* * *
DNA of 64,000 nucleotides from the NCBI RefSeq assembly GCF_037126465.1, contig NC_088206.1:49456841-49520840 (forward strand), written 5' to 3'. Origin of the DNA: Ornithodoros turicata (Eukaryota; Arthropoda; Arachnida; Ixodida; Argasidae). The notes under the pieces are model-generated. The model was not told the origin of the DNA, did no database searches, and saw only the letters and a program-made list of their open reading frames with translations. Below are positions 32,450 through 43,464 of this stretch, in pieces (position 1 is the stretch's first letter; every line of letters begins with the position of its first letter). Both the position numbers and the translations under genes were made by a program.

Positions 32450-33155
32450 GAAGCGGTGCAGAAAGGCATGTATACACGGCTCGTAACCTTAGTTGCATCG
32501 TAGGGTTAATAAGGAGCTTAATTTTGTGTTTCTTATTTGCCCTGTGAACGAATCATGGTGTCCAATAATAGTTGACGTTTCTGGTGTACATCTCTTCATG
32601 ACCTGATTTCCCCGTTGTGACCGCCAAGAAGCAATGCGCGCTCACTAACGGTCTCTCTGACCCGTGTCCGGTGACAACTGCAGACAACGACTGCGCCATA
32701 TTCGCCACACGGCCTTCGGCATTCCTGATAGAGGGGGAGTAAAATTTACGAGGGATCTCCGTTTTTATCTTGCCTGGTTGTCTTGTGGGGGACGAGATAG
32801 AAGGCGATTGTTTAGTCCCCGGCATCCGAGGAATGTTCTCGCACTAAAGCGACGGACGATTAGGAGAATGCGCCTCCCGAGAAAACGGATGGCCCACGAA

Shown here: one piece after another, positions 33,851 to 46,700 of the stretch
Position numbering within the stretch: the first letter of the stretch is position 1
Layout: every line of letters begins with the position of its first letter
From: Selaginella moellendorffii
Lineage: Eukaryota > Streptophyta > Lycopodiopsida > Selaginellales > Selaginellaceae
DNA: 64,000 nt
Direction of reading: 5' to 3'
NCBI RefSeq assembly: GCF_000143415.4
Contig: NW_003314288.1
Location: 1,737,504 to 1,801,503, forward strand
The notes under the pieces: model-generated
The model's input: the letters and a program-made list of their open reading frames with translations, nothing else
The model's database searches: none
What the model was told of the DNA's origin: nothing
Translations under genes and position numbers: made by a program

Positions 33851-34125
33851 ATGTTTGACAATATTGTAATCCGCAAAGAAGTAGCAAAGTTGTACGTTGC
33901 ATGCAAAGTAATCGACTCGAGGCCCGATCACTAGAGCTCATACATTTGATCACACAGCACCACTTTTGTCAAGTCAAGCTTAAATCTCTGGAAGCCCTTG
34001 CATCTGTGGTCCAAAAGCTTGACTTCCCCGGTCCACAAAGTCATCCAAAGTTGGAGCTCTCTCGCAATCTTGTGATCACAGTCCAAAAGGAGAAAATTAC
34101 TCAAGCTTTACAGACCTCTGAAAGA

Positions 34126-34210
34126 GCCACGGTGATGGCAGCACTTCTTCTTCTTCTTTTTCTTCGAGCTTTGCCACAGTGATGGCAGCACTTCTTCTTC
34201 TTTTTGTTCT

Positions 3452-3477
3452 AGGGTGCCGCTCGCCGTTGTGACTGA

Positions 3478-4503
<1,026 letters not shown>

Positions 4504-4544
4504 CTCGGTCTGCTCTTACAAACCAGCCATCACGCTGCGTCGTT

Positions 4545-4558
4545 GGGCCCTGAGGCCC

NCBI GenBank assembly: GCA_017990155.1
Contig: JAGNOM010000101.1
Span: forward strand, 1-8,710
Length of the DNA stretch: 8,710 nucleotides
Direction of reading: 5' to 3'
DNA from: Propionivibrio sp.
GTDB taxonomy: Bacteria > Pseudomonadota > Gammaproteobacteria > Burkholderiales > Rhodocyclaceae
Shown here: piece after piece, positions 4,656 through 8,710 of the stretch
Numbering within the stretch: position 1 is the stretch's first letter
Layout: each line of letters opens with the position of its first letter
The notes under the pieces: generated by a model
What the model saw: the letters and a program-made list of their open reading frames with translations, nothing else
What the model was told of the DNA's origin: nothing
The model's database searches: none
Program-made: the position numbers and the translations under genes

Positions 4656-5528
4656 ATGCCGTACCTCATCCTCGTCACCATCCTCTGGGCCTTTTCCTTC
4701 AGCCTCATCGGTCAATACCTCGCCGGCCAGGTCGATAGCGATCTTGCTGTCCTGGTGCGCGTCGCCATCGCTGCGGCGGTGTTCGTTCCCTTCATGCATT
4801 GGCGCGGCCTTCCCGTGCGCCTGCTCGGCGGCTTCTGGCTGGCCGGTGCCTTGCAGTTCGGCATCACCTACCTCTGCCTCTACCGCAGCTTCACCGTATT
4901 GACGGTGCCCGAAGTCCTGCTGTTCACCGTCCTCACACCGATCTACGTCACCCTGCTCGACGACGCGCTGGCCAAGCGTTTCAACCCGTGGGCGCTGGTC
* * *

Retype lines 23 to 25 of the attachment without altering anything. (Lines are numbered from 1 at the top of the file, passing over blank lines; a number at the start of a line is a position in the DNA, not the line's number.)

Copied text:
Positions 33851-34125
33851 ATGTTTGACAATATTGTAATCCGCAAAGAAGTAGCAAAGTTGTACGTTGC
33901 ATGCAAAGTAATCGACTCGAGGCCCGATCACTAGAGCTCATACATTTGATCACACAGCACCACTTTTGTCAAGTCAAGCTTAAATCTCTGGAAGCCCTTG